The Sentient World of Animals
The Affectionate Behavior of Dogs
When dogs lick their loved ones it is their way of showing care and affection, as when a mother dog lovingly licks her pups or when dogs lick their masters. However, some people dislike being licked by dogs and believe incorrectly that canine saliva is unhygienic. On the contrary, since it contains antibacterial substances, the saliva of a healthy dog is harmless and actually has healing properties. In fact, the science magazine Alaska Science Forum recently published an article entitled “Dog Saliva: the Next Wonder Drug?” which discusses a 1990 experiment by University of California researchers who found that dog saliva killed the harmful bacteria E. coli and Streptococcus canes.
Moreover, a study by Nigel Benjamin of the St. Bartholomew's and Royal London School of Medicine and Dentistry revealed that human saliva contains significant levels of nitrite (NO2), which can be converted into nitric oxide, another powerful antimicrobial agent. In Benjamin’s experiment fourteen healthy subjects were instructed to lick their hands "all over" and then the amount of synthesized nitric oxide on their skin was measured. It was found that as a result of the licking, nitric oxide levels increased sharply, suggesting that "nitric oxide derived from salivary nitrite applied to the skin contributes to the antimicrobial effects of wound licking."
On a related note, the following amazing story about how a dog helped heal his owner’s severely atrophied leg appeared on icWales, a UK news website.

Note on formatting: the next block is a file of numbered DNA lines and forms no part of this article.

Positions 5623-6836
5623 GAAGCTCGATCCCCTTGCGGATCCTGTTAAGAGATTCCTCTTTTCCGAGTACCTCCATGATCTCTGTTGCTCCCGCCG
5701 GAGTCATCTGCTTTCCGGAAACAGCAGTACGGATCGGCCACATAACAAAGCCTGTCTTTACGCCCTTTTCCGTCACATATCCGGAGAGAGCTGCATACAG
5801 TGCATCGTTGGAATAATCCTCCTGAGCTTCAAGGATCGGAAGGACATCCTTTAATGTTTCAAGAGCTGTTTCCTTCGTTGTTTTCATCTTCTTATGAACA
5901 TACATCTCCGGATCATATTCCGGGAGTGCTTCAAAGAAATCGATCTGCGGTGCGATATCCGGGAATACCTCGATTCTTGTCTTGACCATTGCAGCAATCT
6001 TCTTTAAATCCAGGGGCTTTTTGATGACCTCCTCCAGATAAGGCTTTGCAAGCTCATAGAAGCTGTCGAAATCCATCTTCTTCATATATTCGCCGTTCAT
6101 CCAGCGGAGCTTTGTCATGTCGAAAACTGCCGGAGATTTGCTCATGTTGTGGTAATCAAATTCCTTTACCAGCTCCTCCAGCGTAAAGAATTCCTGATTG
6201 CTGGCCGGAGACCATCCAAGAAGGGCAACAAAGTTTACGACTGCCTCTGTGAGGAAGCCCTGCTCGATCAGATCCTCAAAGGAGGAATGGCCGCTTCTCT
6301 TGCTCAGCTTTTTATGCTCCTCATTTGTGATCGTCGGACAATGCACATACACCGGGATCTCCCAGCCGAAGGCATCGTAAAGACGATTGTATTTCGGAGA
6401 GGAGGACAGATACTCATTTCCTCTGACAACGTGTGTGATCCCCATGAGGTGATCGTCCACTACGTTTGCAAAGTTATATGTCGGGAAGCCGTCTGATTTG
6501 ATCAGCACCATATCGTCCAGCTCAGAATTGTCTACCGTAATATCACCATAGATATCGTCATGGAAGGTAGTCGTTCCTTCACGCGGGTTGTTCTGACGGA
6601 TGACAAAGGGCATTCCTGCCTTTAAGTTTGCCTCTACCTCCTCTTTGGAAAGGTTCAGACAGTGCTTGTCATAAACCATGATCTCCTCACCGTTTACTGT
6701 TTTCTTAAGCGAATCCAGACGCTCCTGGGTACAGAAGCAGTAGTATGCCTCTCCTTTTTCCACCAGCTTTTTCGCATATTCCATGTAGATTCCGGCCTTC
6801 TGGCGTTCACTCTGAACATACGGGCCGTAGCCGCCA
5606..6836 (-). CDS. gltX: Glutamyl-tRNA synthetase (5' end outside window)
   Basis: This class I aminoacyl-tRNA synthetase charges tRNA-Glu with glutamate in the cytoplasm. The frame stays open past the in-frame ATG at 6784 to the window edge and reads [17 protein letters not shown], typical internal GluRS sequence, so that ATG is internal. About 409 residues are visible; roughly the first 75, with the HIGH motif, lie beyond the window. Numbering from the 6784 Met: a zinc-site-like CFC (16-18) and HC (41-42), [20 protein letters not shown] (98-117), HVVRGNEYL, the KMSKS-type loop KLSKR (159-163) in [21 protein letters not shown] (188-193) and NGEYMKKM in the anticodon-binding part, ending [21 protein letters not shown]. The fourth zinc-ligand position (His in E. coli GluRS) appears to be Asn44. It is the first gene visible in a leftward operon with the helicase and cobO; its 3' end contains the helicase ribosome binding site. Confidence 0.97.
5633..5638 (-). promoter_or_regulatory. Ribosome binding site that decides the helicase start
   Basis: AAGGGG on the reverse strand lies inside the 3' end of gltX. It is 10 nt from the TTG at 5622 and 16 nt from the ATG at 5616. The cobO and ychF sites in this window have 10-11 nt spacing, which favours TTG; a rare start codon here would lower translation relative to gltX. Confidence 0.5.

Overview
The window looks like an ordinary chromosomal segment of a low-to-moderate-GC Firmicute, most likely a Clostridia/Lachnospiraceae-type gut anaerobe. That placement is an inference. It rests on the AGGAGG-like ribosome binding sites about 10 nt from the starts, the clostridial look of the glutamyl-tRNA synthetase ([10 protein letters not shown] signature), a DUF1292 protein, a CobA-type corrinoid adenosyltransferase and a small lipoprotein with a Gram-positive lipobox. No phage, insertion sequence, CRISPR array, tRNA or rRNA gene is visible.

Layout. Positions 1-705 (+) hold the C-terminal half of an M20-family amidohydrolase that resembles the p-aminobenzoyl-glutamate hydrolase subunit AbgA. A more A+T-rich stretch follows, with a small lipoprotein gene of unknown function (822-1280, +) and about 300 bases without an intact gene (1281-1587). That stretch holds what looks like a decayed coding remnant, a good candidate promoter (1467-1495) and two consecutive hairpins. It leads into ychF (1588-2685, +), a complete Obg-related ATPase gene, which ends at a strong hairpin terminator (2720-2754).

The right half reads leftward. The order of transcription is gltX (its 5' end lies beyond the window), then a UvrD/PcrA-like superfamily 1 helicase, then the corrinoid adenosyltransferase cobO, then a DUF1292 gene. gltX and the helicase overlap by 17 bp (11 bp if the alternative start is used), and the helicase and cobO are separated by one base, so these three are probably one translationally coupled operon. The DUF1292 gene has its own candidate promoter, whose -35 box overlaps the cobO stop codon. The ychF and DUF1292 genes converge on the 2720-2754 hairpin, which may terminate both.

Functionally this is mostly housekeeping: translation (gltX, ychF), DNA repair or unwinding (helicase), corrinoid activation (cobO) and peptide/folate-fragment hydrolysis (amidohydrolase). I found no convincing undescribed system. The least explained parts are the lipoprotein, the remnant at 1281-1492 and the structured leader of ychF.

Mitch Bonham, owner of a Jack Russell Terrier named Milo, had surgery after a debilitating industrial accident, and although the operation was successful, while recovering he developed a condition known as Sudeck’s Atrophy whereby “his nerves became traumatized and his leg became discolored and began to wither.” Thus Mr. Bonham’s medical consultant told him that his leg might need to be amputated, but faithful Milo helped save his master's leg by continuously licking the wounded limb for hours at a time. After five weeks of this “dog’s licking therapy,” Mr. Bonham felt his leg come alive again and found that he was able to move his leg muscles. The consultant was astounded and realized that Milo had helped stimulate the nerves in his master’s leg and thus healed it.
Milo was extremely faithful and patient, giving Mr. Bonham unconditional love by instinctively licking the withering limb even though its rotten smell was almost unbearable. This beautiful example of a pure-hearted animal’s love in action is something we humans can all learn from. ♥